Dr Sarah Marsh is deputy Chair of the Women in Intensive Care Medicine Sub-Committee and the Education sub-committees of the FICM. She is also course Programme Director for the FICM’s exam preparatory course.
What a roller coaster the last 2 years have been. But despite many awful moments, the pandemic has provided us with an opportunity to rethink how we approach many aspects of our lives and what is possible with a little flexibility and forward thinking.
We may have said goodbye to handshakes and cuddles, sharing a drink with someone using the same straw, and blowing out candles on a birthday cake but we have embraced the use of videocalls, restaurant takeaway deliveries and a reduction in travel-related pollution. We have also begun to re-evaluate what’s important to us and how we want to spend our waking hours.
Many of us have reviewed our work-life balance and re-examined our engrained need to do all those extra-curricular activities that medics love to do. A few of us have gone on to start clearing the desk of projects and scaling back our endeavours to make space for family or me time.
However, we do as medics find it difficult to say “No”. Even though the word is only 2 letters long, it feels awkward or even wrong to say it out loud to someone. When asked to do an additional task that we may not wish to, it’s common for us to mutter “Sure! No problem!” (no), “Leave it with me!” (no), “Good idea! Maybe…” (no), “Could do!” (no), or “I’ll think about it!” (no).
So why do we say “Yes” when we really want to say “No”? The reasons behind this behaviour are complex. We may agree to something because we don’t want to disappoint the person asking us or hurt their feelings. We may genuinely want to help but despite recognising that that this may come at a cost to ourselves, we place their needs over our own. We may say yes because we don’t want to look incompetent or unable to perform the task asked of us. Or we may want to conform with our peers and are worried about missing out on opportunities or hindering our career progression. We might just simply feel guilty about not doing “enough”.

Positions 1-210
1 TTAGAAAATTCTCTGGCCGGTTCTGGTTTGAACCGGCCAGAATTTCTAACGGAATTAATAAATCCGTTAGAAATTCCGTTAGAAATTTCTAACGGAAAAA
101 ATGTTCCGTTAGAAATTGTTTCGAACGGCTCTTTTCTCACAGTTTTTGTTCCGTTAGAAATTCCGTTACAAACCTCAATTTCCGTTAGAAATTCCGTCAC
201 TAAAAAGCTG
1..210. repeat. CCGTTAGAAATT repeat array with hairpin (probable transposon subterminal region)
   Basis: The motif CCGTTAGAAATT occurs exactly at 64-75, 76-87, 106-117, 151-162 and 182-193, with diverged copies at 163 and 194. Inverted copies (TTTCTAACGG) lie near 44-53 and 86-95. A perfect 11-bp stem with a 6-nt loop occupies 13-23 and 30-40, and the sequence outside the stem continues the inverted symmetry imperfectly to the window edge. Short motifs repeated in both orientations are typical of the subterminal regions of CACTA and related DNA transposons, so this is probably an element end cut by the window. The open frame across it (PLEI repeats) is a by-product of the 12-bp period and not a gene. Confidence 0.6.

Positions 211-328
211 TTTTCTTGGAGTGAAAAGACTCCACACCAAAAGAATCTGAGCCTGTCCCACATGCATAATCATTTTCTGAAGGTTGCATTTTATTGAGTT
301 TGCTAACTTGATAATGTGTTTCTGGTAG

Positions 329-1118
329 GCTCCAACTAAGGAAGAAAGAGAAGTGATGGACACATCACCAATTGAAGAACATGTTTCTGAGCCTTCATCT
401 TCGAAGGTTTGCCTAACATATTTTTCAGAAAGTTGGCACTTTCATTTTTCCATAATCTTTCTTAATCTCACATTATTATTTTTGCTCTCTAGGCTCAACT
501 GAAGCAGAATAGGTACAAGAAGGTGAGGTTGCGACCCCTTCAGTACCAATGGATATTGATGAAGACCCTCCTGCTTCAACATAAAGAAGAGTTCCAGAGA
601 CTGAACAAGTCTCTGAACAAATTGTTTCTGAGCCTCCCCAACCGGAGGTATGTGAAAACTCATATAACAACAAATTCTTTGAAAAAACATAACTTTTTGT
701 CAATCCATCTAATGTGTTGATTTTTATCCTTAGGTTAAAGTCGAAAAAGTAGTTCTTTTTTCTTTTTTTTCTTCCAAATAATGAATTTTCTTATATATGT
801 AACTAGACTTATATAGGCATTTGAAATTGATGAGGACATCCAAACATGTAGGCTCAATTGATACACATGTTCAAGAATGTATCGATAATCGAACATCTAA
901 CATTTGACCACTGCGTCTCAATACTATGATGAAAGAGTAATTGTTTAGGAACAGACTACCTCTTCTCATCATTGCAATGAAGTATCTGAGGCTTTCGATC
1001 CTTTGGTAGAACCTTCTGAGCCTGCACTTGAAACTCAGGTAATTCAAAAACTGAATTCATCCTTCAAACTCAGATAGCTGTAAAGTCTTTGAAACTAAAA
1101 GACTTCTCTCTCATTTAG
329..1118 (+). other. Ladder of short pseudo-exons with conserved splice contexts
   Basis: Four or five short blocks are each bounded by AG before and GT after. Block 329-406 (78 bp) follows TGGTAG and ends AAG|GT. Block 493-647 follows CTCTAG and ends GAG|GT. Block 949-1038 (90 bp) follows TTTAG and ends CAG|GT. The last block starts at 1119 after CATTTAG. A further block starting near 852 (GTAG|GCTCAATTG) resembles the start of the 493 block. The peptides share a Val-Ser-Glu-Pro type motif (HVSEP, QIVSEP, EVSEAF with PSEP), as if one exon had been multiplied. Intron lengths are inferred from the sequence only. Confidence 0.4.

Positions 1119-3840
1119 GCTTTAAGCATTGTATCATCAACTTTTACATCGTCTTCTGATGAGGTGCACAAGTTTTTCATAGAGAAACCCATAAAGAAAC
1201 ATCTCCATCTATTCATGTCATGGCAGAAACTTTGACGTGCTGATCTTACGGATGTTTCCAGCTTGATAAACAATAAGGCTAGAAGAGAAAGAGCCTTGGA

Different cultural values and behaviours can also play into our response by saying something to keep up appearances that you don’t actually mean (See British behaviour of “How are you?”, “Oh I’m fine thank you” even when your leg is hanging off); in Thailand[i] for example saying no can be seen as being rude. They have adapted to this by using a phrase which translates to “not yes”.
Even when we do manage to utter the word “No”, we then tend to feel obliged to give an explanation as to why we couldn’t take on the additional task. We often don’t feel able to be 100% truthful with the reason, for example “spending more time with my family” or “concentrating on my health” is somehow seen as a terrible excuse and so we may confabulate a more complicated response.
Why is not saying “No” a bad thing
If we don’t say “No” when we want to say “No” the ramifications can be significant. We run the risk of becoming overloaded, burnt out and disengaged. Our level of enjoyment in our job may decrease, further playing into the emotional distress already being felt. The increase in the workload may then jeopardise the quality of our pre-existing work. The impact that our overloaded work life then has can spill over into our home lives. This may be absorbable for a period, but we can only manage so much cognitive load at any one time.
Saying “No” may have a number of benefits too